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Bevacizumab (BEV) use in disseminated choroid plexus papilloma (DCCP).
J Clin Oncol 31, 2013 (suppl; abstr e13039)
Abstracts that were granted an exception in accordance with ASCO's Conflict of Interest Policy are designated with a caret symbol (^).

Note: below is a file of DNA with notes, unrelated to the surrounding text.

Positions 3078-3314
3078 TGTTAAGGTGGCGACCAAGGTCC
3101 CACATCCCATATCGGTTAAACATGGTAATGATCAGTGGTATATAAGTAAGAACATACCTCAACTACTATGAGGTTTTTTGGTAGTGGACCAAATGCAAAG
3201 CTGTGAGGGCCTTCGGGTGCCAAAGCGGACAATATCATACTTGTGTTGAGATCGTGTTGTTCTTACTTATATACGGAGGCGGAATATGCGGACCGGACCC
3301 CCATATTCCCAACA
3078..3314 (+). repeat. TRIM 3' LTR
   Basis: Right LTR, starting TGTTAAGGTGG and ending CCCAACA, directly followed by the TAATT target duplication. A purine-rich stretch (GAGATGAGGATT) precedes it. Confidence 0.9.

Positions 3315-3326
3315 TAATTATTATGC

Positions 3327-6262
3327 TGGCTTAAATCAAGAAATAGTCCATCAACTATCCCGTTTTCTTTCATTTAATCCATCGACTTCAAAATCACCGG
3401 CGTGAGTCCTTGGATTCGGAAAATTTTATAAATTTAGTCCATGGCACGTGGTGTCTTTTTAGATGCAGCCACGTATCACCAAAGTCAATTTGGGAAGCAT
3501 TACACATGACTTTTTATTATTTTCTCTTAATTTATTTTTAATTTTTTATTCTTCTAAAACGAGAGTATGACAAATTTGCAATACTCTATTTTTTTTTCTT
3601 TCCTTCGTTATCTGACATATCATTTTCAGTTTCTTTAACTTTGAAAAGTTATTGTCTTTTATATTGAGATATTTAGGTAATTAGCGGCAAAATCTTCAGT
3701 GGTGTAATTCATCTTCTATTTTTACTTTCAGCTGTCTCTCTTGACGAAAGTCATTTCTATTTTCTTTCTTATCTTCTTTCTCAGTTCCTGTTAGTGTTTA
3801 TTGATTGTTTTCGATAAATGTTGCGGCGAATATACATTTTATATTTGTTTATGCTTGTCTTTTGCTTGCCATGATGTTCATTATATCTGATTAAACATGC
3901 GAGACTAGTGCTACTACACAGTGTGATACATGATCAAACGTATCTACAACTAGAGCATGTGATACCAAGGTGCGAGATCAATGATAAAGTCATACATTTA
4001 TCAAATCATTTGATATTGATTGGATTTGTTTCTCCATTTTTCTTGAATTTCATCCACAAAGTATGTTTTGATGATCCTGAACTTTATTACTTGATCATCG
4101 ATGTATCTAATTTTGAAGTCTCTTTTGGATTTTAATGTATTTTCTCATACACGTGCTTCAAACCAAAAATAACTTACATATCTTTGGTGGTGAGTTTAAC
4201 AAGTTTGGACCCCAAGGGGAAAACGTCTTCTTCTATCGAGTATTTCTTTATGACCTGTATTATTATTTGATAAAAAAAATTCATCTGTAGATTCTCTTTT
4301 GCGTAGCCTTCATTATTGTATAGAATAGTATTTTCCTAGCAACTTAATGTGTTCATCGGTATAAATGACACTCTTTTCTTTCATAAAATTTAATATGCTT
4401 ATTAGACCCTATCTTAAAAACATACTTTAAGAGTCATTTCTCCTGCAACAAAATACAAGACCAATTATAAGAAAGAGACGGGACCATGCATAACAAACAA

Background: Choroid plexus papilloma (CCP) is a rare primary neuro-ectodermal tumor of the choroid plexus, representing less than 1% of intracranial tumors in adults. The most common location in adults is the 4th ventricle and treatment is gross total resection (GTR). Leptomeningeal disease (LMD) can rarely occur, even when the tumor retains benign histology. Because of the rarity of DCCP, there is no standard treatment, with less than 20 published cases. There have no previous descriptions of the use of BEV therapy in DCCP. Methods: We present 2 patients (pts) with DCCP, who received gross total resection, radiation and chemotherapy with continued progression, who received treatment with BEV therapy. Results: Pt 1 presented with a 4th ventricular mass and evidence of LMD. GTR of the posterior fossa lesion revealed an atypical CCP. The pt received craniospinal radiation with concurrent temozolomide (TMZ) therapy. After 4 years, there was leptomeningeal disease progression and the pt developed progressive radicular pain and weakness, unresponsive to typical treatments. He was initiated on TMZ and BEV therapy, but the TMZ was discontinued due to thrombocytopenia and the pt was continued on BEV alone. While the MRI showed stable disease at, the pt had complete remission of pain and some improvement of ataxia. When BEV was held due to toxicity, the pain returned until BEV was restarted. Carboplatin was added to BEV with progression of LMD at 21 months. Pt 2 is a 58-year-old man who present with a 4th ventricular mass, shown to be CCP after gross total resection. The pt received radiotherapy for diffuse sacral recurrence. After three years of surveillance, the pt received lomustine and 6-thioguanine for disease progression, limited to 5 cycles by thrombocytopenia. After 5 years, the pt noted continued progressive radicular pain in his lower extremities. The pt completed a planned course of 10 doses of bevacizumab and had improvement in pain control and stable imaging at 11 months. Conclusions: While bevacizumab resulted in stable imaging when used in DCCP, there was significant improvement in debilitating radicular symptoms. The complications of BEV therapy must be considered with the potential benefit of symptomatic relief. Prospective studies are needed.
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